Hematologist Opines on Fatal Carotid Endarterectomy


A middle-aged woman underwent a series of carotid endarterectomy procedures to correct a narrow carotid artery and reduce her risk of stroke. When her blood began to clot during one of the procedures, her surgeon claimed that she must have a previously unknown clotting problem. Despite this realization, the patient tragically passed away during the procedure, causing her family to sue for negligence in all aspects of the operation. Allegedly, no blood work was ever ordered for the patient prior to surgery, which left the trial requiring an expert in hematology to study the patient’s medical records and discuss what potential abnormal blood coagulant she may have had.

Question(s) For Expert Witness

  • 1. Based on this patient’s history, what records and clinical signs would you be look for to diagnose a clotting disorder?
  • 2. Are there clotting disorders that would likely go undiagnosed until 54 years of age?

Expert Witness Response E-044372

I have over 30 years experience in hematology practice with a focus on bleeding and clotting disorders. In order to diagnose a clotting disorder based on this patient’s history, I would look at a personal or family history of thrombosis or ischemia. Generally, inherited causes would not go undiagnosed until middle age, but acquired causes like cancer and autoimmune diseases present later in life.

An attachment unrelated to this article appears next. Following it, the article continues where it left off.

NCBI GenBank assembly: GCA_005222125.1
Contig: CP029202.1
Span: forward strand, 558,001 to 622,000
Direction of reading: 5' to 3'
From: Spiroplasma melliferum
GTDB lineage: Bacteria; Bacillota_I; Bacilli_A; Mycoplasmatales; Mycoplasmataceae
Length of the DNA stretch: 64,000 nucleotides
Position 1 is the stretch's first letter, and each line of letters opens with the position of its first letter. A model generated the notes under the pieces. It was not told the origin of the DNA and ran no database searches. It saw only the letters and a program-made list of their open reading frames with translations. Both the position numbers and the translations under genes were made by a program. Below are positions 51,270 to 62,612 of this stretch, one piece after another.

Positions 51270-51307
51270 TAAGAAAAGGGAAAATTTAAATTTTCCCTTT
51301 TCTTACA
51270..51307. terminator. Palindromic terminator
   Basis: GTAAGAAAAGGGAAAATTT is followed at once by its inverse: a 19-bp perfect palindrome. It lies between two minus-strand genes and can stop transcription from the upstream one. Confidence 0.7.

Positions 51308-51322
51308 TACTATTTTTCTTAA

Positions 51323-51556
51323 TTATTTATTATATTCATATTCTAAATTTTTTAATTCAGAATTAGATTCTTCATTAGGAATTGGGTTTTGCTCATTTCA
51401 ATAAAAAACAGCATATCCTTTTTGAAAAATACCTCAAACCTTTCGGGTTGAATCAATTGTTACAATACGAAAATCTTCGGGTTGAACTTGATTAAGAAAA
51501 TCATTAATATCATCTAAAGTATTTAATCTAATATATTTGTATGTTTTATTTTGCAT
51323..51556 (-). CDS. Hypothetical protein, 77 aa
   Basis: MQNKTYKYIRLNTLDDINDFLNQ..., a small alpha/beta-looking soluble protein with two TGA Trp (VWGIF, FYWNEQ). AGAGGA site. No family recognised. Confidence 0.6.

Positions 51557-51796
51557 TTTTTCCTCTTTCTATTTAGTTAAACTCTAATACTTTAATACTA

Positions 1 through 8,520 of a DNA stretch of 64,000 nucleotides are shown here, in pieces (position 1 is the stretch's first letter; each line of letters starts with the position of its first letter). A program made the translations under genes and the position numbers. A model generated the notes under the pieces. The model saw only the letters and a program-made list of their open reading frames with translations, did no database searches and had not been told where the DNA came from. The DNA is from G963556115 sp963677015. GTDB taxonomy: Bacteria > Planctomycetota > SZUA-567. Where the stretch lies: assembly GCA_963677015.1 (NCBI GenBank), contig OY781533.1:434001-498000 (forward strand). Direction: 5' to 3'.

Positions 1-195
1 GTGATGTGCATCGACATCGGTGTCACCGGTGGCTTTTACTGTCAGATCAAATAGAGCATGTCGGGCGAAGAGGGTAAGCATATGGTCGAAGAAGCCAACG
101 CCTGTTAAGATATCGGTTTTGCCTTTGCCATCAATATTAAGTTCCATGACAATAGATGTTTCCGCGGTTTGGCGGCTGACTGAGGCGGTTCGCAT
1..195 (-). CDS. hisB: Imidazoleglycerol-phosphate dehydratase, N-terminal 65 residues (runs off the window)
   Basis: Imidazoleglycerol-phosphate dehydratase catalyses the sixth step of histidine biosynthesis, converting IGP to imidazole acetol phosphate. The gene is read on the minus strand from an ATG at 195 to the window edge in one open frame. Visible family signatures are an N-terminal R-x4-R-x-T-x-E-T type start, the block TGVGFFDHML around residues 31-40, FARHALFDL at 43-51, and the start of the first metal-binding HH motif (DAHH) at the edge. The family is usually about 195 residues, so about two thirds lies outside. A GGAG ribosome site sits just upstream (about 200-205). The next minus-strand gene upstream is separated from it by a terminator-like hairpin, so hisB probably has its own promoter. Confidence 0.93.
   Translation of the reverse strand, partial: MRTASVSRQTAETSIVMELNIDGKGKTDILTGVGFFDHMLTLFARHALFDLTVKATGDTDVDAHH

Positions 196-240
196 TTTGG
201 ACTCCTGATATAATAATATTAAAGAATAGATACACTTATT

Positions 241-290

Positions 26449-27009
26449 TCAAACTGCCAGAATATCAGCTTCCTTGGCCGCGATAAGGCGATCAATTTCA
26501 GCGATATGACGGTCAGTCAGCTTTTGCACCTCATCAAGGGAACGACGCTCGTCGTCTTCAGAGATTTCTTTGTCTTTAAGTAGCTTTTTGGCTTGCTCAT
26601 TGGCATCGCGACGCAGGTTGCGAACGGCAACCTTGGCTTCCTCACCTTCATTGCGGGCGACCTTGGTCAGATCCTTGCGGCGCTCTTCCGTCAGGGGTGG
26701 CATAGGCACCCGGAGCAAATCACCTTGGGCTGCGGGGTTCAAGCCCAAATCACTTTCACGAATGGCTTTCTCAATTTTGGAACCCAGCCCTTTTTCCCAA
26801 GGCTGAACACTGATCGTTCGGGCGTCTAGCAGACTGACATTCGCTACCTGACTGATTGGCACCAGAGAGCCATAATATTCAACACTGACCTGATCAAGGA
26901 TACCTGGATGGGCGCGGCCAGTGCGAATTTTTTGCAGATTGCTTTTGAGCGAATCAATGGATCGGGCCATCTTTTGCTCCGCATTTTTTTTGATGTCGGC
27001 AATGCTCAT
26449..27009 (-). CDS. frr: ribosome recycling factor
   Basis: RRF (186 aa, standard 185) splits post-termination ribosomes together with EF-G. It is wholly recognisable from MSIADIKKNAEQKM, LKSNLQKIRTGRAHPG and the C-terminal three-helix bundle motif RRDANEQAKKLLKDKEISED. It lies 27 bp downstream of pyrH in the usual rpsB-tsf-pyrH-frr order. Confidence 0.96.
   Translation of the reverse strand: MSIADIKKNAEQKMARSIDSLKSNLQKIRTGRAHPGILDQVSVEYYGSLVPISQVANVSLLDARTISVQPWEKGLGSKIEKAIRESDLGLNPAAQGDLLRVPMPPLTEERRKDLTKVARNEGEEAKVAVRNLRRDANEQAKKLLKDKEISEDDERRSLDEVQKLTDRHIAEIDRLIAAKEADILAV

Expert Witness Response E-052087

This patient scenario is one I see in my practice several times a year as an expert in hemostasis and thrombosis at a large referral-based academic center. I can say that history, lifestyle choices like smoking, and co-morbidities like hypercholesterolemia and diabetes are far more likely instigators of arterial events and more likely to present more than fifty years later then a primary blood disorder. However, yes, a middle aged woman could have a primary hypercoagulable state missed earlier in life. The major point of separation is whether the hypercoagulable state is primary to blood clotting defect or secondary to other medical conditions. Without blood tests to prove primary disorder, family history is helpful. Without any history or labs, then it comes down to how strong the secondary risk factors are, and whether they strong enough to explain the situation. Secondary risk could include damage done to a vessel with instrumentation.

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